Coastline Extraction using Sentinel-2 data

Hi all!

I’m new to SNAP and I’m working on a project to examine coastal erosion using sentinel 2 data. My aim is to extract a coastline using vegetation indices to distinguish water from land because the location I’m looking at has very long shallow beaches which are often waterlogged, making coastline extraction unreliable, particularly when looking at coastal erosion. I cannot figure out how to do it at all. I can use the land/water masks, I can use filters like NDVI or NDWI to distinguish water from land, but how do you extract a line between the two of them without digitising everything by hand? I’m trying to do a comparison over time and I can’t do that unless I can compare coastlines. I have searched far and wide for methodologies for how to do this, and while I have found some articles (and very few tutorials), their methodologies are not easily replicable and don’t use SNAP to do it. I’ve tried edge detection methods, but that did not draw a coastline (it was just a grey mess), I used a high pass filter for it too. Even if I just used the land and sea masks, I cannot compare different vegetation indices or change over time without either a line between the land and the water or overlaying one image over the other (which I don’t know how to do either, just side by side tabs).

This seems like a relatively easy task, but I’ve been trying to figure this out for months and it’s just not going anywhere. Do I need to use different software? Should I be using SAR instead?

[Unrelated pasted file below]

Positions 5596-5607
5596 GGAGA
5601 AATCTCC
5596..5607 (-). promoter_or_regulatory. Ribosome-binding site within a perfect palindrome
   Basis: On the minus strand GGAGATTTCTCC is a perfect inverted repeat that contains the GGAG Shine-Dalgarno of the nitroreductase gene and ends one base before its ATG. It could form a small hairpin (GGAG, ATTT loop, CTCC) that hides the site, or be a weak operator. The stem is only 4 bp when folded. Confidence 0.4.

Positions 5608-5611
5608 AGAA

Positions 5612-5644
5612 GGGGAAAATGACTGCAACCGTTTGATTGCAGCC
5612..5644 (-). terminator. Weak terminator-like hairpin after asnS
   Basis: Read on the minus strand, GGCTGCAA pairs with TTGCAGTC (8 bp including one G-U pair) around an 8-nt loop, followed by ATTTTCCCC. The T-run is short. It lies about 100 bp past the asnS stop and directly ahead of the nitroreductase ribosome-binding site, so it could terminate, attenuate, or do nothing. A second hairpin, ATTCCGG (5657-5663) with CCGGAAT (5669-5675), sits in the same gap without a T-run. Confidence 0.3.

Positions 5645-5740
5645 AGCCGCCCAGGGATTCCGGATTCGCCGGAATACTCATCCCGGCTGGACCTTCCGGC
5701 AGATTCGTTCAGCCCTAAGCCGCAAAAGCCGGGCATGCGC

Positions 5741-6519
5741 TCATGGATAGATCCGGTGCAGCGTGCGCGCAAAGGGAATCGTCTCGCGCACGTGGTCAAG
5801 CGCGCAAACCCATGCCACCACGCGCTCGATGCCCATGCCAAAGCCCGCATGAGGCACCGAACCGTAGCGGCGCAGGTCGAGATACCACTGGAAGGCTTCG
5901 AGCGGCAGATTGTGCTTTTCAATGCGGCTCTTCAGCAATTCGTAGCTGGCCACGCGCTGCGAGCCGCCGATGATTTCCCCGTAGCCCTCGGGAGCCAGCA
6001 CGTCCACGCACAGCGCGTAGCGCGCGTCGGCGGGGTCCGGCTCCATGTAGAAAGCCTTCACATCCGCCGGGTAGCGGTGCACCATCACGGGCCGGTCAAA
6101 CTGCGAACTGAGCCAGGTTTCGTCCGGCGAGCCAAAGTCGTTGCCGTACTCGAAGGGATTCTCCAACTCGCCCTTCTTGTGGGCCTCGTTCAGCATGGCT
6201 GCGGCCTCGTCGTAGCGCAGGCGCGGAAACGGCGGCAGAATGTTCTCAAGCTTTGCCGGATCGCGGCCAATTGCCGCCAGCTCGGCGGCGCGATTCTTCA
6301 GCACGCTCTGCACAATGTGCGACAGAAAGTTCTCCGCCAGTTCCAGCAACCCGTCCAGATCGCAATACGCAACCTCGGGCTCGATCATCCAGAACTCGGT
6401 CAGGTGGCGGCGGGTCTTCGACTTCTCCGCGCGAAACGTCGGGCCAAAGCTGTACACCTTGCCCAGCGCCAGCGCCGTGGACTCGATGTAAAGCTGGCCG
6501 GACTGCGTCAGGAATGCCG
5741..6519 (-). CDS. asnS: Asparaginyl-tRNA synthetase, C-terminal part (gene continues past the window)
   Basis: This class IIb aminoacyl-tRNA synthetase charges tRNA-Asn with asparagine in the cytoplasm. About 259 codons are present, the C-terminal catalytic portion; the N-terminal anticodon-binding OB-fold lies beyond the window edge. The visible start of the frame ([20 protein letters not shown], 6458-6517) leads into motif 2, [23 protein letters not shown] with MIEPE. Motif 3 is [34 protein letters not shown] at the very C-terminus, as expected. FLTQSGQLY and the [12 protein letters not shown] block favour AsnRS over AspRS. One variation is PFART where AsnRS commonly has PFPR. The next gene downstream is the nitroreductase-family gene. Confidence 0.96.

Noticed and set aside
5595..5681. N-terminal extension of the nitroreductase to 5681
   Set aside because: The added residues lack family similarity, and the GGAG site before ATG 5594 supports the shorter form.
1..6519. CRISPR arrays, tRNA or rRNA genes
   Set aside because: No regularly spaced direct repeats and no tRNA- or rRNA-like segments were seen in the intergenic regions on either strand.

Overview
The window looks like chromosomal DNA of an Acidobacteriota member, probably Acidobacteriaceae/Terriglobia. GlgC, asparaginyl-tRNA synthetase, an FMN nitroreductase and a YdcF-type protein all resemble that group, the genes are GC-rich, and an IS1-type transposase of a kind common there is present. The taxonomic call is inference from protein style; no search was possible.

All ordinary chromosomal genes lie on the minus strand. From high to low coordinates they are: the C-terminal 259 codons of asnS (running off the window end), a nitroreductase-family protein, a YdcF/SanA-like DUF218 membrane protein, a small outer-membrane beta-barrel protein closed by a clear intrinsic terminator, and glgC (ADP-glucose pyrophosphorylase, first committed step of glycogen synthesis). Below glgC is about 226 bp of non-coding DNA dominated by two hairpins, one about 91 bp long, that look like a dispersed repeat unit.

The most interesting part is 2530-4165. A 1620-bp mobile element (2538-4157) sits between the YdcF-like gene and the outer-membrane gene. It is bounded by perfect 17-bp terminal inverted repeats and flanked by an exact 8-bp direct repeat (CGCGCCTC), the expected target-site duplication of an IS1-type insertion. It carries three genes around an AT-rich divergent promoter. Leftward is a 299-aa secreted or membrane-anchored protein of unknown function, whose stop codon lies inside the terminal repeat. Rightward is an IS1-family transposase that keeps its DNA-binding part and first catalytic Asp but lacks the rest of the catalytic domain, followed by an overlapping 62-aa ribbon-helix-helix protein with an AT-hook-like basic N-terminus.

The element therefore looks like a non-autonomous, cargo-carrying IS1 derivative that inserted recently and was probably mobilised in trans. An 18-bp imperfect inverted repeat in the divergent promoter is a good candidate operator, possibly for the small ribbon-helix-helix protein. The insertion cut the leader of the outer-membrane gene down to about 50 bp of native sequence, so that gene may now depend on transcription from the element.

Any help is appreciated,

You are close to the solution.
My suggestion is to use a mean filter (Raster / Filtered Band) on your created land/water mask.
Maybe 3x3 or 5x5.
Everything which is clear land will 255 and everything what is clearly water will be 0. Or the other way around.
Now you can define a thresholds (one for the upper and for the lower) for which values shall be considered as coastline. This can be done with the Band Maths.
The result might not always be good. It depends on your mask.
The following image is the result of one test I once made:

The red line is the coastline. But as you see, the blueish area is not considered. This wasn’t included in may land/water mask. The resulting coastline depends on your input.
A radiometric test is also problematic, because of clouds. Where you have clouds you won’t have a coastline. So, a good high resolution land/water mask would be beneficial.